In spite of the Pandemic and political turmoil in our daily lives, we as a family have much to be thankful for, as we approach the end of 2020. Most notably our connection to Prescott House as a result of the time our son Luke spent with them in treatment, therapy, and recovery.
Luke finally hit rock bottom about 28 months ago after 25 yrs. of battling depression, drug abuse and denial. Four years ago he went to an inpatient treatment facility in California for four months, got cleaned up for 363 days and then relapsed and spiraled into a state of drug use that had him headed for his last rodeo. These were the worst of times for us, and we were truly living day to day, it was the darkest of times. Fortunately, Luke had been introduced to a Counselor/Advocate at his last living situation and he was working with Luke, while keeping us in the loop.
Rock bottom doesn’t describe the gravity of Luke’s life at this point, and when it looked as though it was all over, Luke’s doctor and the Advocate were able to get him admitted to a Psychiatric Hospital. He was safe and sober, combative and despondent; we were in panic mode knowing that if he were released without some kind of plan, he would go back to the streets and drugs.
We heard of Prescott House from a friend of Luke’s and after doing the research felt that this was Luke’s best chance. I called Prescott House and spoke with Michael Murphy in the business office. He made sense to me, low key, candid, insightful, caring and totally concerned about a plan for our son. I trusted him and we made our commitment to Prescott House. Fortunately, Luke made his commitment by getting into the van when it arrived at the hospital, and that was the beginning of Luke’s road to recovery!
Once Luke arrived at Prescott House we had no contact with him for two weeks. Our contact was with Michael Murphy primarily, and once or twice with a counselor, both of whom made it clear that they were very concerned about Luke’s well being, recovery and mental and physical health. They described for us the boot camp regimen and Spartan environment that Luke had entered, and it became very clear that this was no country club.
When we finally spoke with Luke we sensed that something was working and that he was responding to the challenges he faced daily with instincts he always had, but hadn’t used since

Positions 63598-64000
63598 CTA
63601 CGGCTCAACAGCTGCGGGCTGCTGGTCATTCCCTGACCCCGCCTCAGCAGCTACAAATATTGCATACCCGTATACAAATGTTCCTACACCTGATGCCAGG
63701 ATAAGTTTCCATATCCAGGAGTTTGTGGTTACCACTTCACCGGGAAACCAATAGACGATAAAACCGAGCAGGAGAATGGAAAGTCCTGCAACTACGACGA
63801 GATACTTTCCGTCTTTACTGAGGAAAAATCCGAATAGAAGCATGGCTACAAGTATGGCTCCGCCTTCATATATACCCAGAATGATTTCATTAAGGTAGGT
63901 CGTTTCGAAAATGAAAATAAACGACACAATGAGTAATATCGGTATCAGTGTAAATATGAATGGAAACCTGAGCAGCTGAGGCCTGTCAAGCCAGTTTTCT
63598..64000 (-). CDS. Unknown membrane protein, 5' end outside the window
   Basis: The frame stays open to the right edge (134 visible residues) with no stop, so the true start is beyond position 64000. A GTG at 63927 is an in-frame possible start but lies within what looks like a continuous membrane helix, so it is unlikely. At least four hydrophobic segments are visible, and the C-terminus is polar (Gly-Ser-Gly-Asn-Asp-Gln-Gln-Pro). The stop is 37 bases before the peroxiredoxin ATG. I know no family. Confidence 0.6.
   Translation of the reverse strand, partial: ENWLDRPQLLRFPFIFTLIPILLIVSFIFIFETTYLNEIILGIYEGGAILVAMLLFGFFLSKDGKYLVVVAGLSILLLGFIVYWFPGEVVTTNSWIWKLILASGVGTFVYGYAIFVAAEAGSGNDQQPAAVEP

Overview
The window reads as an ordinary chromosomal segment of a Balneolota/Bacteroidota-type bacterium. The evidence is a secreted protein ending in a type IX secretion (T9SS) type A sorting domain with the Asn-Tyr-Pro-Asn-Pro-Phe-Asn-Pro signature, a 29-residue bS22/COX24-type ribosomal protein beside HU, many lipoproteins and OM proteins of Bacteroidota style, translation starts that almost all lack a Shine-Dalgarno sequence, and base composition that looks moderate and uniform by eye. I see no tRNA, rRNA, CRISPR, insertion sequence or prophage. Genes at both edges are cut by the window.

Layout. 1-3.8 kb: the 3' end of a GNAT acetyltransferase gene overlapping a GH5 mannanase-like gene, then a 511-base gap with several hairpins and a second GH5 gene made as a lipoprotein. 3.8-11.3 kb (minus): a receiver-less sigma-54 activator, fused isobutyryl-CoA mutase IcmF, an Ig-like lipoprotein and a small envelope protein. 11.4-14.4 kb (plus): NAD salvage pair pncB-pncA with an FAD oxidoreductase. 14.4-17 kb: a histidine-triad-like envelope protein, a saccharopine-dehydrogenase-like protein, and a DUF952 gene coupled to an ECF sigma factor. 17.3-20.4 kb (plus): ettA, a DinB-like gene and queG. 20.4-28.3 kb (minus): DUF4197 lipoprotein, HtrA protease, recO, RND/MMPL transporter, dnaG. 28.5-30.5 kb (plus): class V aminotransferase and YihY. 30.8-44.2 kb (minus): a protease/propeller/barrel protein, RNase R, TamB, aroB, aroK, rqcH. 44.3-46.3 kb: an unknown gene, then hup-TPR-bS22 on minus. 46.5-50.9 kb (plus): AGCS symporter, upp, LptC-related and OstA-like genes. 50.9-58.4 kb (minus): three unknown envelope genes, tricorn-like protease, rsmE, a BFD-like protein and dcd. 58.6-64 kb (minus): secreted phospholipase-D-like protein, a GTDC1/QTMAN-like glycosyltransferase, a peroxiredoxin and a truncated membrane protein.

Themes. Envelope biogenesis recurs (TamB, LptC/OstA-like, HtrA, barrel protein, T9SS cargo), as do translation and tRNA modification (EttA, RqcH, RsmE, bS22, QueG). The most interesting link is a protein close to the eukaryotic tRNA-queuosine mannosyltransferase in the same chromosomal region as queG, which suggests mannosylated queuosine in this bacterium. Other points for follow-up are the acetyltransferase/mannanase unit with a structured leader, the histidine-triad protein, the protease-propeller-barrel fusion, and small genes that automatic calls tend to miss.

high school when he was a state caliber athlete. His fierce competitiveness and ability to discipline himself had returned, and coupled with his personal commitment to live drug free, was enabling him to face the daily demands at Prescott House with renewed spirit and self confidence.
Luke was very “matter of fact” in talking about life at Prescott House, he made it clear that it was very tough, demanding and definitely not fun, at first he hated it but said, “This is just what I need; this is where I need to be! I’m back to square one; it’s about the work not the frills”
Prescott House forced Luke to look at himself critically, relearn how to rely on himself and take responsibility for his actions and discipline himself.
Luke spent 5 months at Prescott House Inpatient, followed by 4 months of Aftercare while living away from the P-house campus and working at a local grocery store. When he completed Aftercare he accepted a job at Prescott House. The 10th of every month is Luke’s sobriety anniversary and a day we all celebrate. He lives in Prescott, loves working at Prescott House as a Medical Services Supervisor, RN. We are very proud of Luke for all his hard work, past and present and his mental and physical well being. It’s been quite a journey! We as a family will be forever grateful to the staff at Prescott House for their integral role in in our son’s Recovery. Our experience was positive and reassuring and a special thanks to Michael Murphy who was our primary contact during Luke’s stay.